A Harvard acquaintance to whom Aiken gave great credit was a professor of his, George Santayana. In the Paris Review interview, Aiken asserted that it was Santayana who shaped his "view of what poetry would ultimately be." Santayana's personal philosophy and his emphasis on the philosophical content of poetry were enormously appealing to Aiken. According to Jennifer Aldrich in the Sewanee Review, when Aiken was "invited to give his notions of what poetry should be" he turned to the following passage from Santayana's Three Philosophical Poets: "Focus a little experience, give some scope and depth to your feeling, and it grows imaginative; give it more scope and more depth, focus all experience within it, make it a philosopher's vision of the world, and it will grow more imaginative in a superlative degree, and be supremely poetical. . . . Poetry, then, is not poetical for being short-winded or incidental, but on the contrary, for being comprehensive and having range. If too much matter renders it heavy, that is the fault of the poet's weak intellect, not of the outstretched world."
Aiken produced much of his most important work in the 1920s and early 1930s, even though this period was one of personal upheaval for the author, including a divorce from his first wife and a suicide attempt. Between 1934 and 1936, Aiken wrote under the pseudonym of Samuel Jeake, Jr. as London correspondent for the New Yorker. Following his divorce in 1939 from his second wife and his remarriage, Aiken returned to the United States and settled in New England, where he wrote poetry mainly about the area.
While Aiken admired many writers early in his career, that number decreased sharply with the passing years. His views, always vehement, became increasingly vitriolic. In an interview with Harvey Briet in 1950, he called William Faulkner "the great American genius, the only adult writer of fiction we've had in the last twenty years on a major scale." In 1969, he could name no such leader. He told Alden Whitman of the New York Times: "I think we're going through a very depressing decline in taste. . . . I don't think there is any first-rate fiction, and I mean to include everybody in that—Nabokov, Bellow, and so on." In Whitman's opinion, Aiken had "scarcely a kind word for anybody or anything except comic strips, martinis and Conrad Aiken."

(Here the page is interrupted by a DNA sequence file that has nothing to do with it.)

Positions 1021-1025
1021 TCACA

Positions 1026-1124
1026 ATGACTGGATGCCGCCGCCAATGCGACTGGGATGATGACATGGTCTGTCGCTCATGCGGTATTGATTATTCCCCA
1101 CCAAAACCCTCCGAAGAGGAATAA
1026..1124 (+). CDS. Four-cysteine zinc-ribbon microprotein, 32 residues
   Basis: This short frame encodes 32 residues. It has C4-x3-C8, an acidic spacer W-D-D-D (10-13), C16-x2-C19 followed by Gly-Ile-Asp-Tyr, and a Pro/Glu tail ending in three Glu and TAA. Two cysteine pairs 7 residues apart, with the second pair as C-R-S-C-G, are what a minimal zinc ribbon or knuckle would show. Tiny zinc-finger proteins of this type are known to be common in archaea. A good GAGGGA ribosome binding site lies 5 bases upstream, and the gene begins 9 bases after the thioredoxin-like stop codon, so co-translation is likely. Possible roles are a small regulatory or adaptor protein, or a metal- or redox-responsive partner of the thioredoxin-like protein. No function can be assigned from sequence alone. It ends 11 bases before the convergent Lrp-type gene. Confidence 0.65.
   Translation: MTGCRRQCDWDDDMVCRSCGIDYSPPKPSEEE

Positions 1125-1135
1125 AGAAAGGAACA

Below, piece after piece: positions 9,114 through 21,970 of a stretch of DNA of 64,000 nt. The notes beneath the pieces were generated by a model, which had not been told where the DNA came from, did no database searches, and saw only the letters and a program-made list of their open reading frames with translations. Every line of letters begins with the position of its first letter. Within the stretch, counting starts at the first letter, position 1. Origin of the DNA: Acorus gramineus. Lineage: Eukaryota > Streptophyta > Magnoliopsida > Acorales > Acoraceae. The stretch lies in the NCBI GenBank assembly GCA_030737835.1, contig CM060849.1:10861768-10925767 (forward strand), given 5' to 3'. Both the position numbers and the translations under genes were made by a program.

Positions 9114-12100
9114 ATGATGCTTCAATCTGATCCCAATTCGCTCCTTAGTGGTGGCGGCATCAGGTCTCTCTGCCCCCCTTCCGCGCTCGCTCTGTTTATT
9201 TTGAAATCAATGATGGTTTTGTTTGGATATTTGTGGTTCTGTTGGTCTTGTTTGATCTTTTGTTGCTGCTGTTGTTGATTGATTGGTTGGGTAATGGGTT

Poets fared no better than novelists in Aiken's assessment of the state of writing. In 1968 he told Wilbur in the Paris Review: "I think we've come to a kind of splinter period in poetry. These tiny little bright fragments of observation—and not produced under sufficient pressure—some of it's very skillful, but I don't think there's anywhere a major poet in the process of emerging." Aiken had strong words, too, for anything resembling clubbiness. He once wrote that poets "really stink. Especially in large numbers, when herding." Patricia Reynolds Willis, writing for the Georgia Review, recorded his feelings about writers' colonies: "One writer by himself is bad enough, but if you get five in a room, it's terrible. And I doubt if anything good comes of it. It's much better to just go and hire a room in a lodging house and sequester yourself there in the city, and just get lost. But at those places, you've got a little sacred cabin out in the woods and have your own little lunch put at your doorstep at one p.m., and you are supposed to sit there and produce like a hen in a hen factory."
I. A. Richards felt that Aiken was more gracious than the above comments would indicate. Richards wrote in a Times Literary Supplement review of the Selected Letters of Conrad Aiken: "Few poets can have made greater efforts or faced more reasonably deprivation of recognition. His truly prodigious output met with curiously intermittent appreciation, periods of long neglect being taken with unflagging endurance and resolution. Along with this went a truly noteworthy immunity to those infections of jealousy and envy which afflict so many of us." The kindness Aiken showed to Malcolm Lowry, acting as a sort of father figure to the young writer, was noted by critics; and Richards noted that "his joy . . . when he can really go all out in praise . . . knows no bounds." Confident of his stature among peers, Aiken was modest when it came to the question of his place in history. Replying to a schoolboy who had praised his work, Aiken once wrote: "No, I don't have any great notion about where I stand as a poet. That will be taken care of by those wiser people who come later on the scene than we do. Thus, as in their turn, those opinions too will be revalued over and over. None of us knows in what direction poetry and those other arts will turn—that's part of the cruel fascination of being interested in the arts as you are, and keeping your head about it."
Aiken died in 1973 in his birth place, Savannah, Georgia. The Letters of Conrad Aiken and Malcolm Lowry, 1929-1954, published in 1992, reveals the literary development of these two men through their long-term correspondence to each other and the accompanying illustrations, drafts, chronologies, and editorial notes. Canadian Literature reviewer Paul Tiessen suggested that Aiken's letters were "assurances of real touch-stones of gain and loss within more or less objectifiable personal and literary worlds."